Street gangs have long been a fixture on America's urban landscape. And today, they have expanded becoming firmly entrenched in rural and small towns across the country. Is it out of control or is there hope?
It is a lifestyle glamorized by today's hip hop culture and made popular on sites like Youtube and MySpace.
For Troy Evans of Grand Rapids, Mich., the first step to this lifestyle wasn't that unusual.
"I guess I was right around 15 years old. I started skipping school, doing some of the normal things that you would see in a kid that's headed down the wrong path," Troy said.
A path that eventually led Troy into the gang life, where he was welcomed with open arms.
"They were very loving; they accepted me for who I was," he said. "I quickly joined because of a friend. He joined and we decided together to get involved."
Troy quickly learned the ways of his new "family."
"Drug selling was my big thing," he said.
Street gangs have been big things in cities like LA, New York and Chicago.
According to the FBI, there are some 30,000 violent street gangs, motorcycle gangs, and prison gangs in the U.S.
Some of the more organized and infamous are:
-The Crips and the Bloods
-The Latin Kings - with as many as 50,000 members
-and MS-13 - a group so notorious that the FBI has assigned an entire task force to it.
"MS-13 came out of El Salvador, that's caused a lot of havoc, a lot of harm throughout many communities," said Herb Brown with the FBI. " has 13,000 gang members but they are prevalent in 34 states, that's a national concern," he said.
Many are expanding their terror operations to cities and towns -- where residents are accustomed to leaving their doors unlocked.
Brown heads the criminal gangs division for the Federal Bureau of Invesitgation.
"What we've started to see five or six years ago is that gang starting to spread to smaller communities in America, moving from the west coast to the Omaha region then from Denver on out to Charlotte," Brown said.
Dunn, N.C., is home to about 10,000.
"We had some Sur 13 members from neighboring communities that had tagged the entire side of this building on this side and the opposite side along with some other areas of town had been tagged," said Lt. Rodney Brown with the Dunn, N.C., police department.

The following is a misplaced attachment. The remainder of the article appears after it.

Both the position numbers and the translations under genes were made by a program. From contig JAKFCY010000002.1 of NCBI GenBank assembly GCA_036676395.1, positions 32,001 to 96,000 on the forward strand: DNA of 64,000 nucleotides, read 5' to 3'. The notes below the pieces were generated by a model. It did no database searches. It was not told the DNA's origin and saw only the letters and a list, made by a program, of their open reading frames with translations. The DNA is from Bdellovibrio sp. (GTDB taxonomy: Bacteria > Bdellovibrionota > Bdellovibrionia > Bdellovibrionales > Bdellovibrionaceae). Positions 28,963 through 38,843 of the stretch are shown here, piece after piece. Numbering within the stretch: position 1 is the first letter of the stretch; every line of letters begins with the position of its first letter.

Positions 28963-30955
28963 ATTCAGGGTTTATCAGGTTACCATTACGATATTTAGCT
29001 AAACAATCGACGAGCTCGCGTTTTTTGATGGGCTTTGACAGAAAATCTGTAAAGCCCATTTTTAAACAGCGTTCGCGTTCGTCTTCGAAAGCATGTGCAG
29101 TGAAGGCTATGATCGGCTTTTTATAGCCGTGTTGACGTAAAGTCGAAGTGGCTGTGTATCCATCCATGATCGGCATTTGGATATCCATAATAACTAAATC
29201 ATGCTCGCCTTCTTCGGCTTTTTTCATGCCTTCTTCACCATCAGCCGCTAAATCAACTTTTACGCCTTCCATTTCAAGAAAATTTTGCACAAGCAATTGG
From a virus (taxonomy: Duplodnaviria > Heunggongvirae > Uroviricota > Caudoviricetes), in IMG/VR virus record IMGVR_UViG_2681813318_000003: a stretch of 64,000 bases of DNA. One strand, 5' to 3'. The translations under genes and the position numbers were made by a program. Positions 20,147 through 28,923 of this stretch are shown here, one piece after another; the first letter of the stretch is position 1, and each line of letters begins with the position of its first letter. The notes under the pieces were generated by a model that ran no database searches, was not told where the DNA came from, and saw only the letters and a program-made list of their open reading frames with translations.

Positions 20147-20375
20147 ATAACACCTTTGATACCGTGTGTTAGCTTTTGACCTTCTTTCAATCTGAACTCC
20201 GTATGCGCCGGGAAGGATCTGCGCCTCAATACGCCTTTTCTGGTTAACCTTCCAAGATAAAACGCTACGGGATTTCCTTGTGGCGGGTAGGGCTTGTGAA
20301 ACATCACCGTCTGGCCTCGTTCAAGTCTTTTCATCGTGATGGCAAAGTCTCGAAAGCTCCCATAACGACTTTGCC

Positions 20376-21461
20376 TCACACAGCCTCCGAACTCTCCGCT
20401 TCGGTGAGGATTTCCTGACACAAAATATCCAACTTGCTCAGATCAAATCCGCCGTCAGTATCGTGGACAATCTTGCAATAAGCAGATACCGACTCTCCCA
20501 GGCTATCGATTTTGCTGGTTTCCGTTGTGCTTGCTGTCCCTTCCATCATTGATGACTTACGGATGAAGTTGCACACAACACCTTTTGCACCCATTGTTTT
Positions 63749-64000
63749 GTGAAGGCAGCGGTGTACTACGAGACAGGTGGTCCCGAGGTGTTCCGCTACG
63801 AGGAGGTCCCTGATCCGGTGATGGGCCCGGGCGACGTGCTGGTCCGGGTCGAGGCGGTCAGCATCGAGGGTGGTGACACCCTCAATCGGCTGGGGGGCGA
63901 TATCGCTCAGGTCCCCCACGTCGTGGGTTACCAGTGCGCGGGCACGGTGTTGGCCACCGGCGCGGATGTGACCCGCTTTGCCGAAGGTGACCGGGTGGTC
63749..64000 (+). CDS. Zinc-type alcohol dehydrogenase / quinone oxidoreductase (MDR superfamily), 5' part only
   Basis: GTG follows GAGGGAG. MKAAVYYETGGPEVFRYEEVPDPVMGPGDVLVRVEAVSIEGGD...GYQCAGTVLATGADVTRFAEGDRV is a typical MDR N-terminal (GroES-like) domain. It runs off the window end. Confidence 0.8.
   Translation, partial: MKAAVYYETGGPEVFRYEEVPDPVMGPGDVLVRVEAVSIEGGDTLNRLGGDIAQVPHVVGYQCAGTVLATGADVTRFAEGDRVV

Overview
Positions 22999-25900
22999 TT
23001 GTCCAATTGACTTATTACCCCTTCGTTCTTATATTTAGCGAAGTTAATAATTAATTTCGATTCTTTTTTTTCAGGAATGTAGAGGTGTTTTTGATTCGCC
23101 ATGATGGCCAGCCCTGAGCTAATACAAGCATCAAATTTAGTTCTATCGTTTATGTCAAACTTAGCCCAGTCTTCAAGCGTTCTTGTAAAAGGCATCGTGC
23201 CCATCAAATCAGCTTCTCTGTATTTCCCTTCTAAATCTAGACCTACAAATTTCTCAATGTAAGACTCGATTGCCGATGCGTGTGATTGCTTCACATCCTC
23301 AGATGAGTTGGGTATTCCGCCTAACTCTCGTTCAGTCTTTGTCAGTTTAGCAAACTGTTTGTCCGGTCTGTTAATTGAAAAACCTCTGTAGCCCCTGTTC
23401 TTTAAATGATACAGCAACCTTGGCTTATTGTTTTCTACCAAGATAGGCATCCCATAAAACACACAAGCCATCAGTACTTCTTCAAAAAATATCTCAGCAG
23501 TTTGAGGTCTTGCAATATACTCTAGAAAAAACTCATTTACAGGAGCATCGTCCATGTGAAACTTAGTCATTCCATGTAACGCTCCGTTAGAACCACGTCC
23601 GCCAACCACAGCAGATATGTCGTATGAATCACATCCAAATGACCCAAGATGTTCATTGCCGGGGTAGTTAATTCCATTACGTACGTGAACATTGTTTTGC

Residents are concerned.
"It really upsets me because the gangs are really taking over, you look at certain parts of town how it's gone down and if you'll ride through it you'll see it's nothing but gangs," Dunn resident Bruce Johnson said.
Lashana Williams, another Dunn local, said "it makes me feel upset that it's around here because I got little brothers and sisters."
A little further up the state in Elizabeth City, Officer Gary Bray says national gangs have become a menace.
"About three years ago, we had three guys come in from New York," said Lt. Gary Bray with the Elizabeth City, NC, police department. "They all moved to Elizabeth City probably to escape some type of prosecution in New York and that's when we saw the Blood gangs open up."
Brown says one of the biggest reasons is they have access to the Interent - to both communicate, and recruit.
"If you look at gang activity generally, I use 1975 as a good benchmark, we had about 55,000 gang members in 1975. Fast forward in 2008, we have 960,000 gang members," Brown said.
That brings us back to Troy Evans. After becoming a Christian, he walked away from gang banging.
Today, he tries to steer at risk kids away from gangs -- the subject of a recent workshop he hosted in Grand Rapids.
"It really started because I see the need in the church specifically and smaller urban communities and even in suburban communities where the lack of information, not knowing about this epidemic, knowing about this hideous disease called gangs," Troy said.
Members of Troy's former gang attended the workshop.
John McKinney, 33, has been a member since he was 12.
"I had problems at home, my dad was a drug addict, my mom was an alcoholic and drug addict. I grew up in the ranks and I became a leader," John said.
But John argues his gang is not a bad influence.
"We are a peaceful organization, we are not negative people. I'm a Christian, it's crazy to say it this a Vice Lord how can you be a Christian we are Christians, we are Christians," John said.
Meanwhile, gang specialists blame certain images in the media and the breakdown of families for rising gang membership.
"Kids are watching TV and everyday. this is glorified. At this point, they don't want to be what used to be on TV; they don't want to be the Cosby kids anymore they want to be what they see on TV which is 50 Cent, Snoop Dog and whoever else is out there," said gang outreach specialist Rickey Pickens.
Former gang member Jose Velez of Chicago, Ill., offers this warnings to those who think that way.
"I tell them if you think it's cute, then go to your neighborhood morgue and let me know if it's cute when you see that body with three or four bullet holes, ages 16 and 17, or when you want to go out and see your friend and you have to go through these bars and cells and travel four or five hours to a prison, no, it's not nice, you get tired of it," Jose said.
As for Troy, he is just thankful that he made it out of the gang alive.
"God has blessed me so that I can make it out to talk about it but there's so many people that have not made it out that live, to live to talk about it or they're behind bars right now for the rest of their life, consider more than just today."
*Originally aired on September 30, 2008.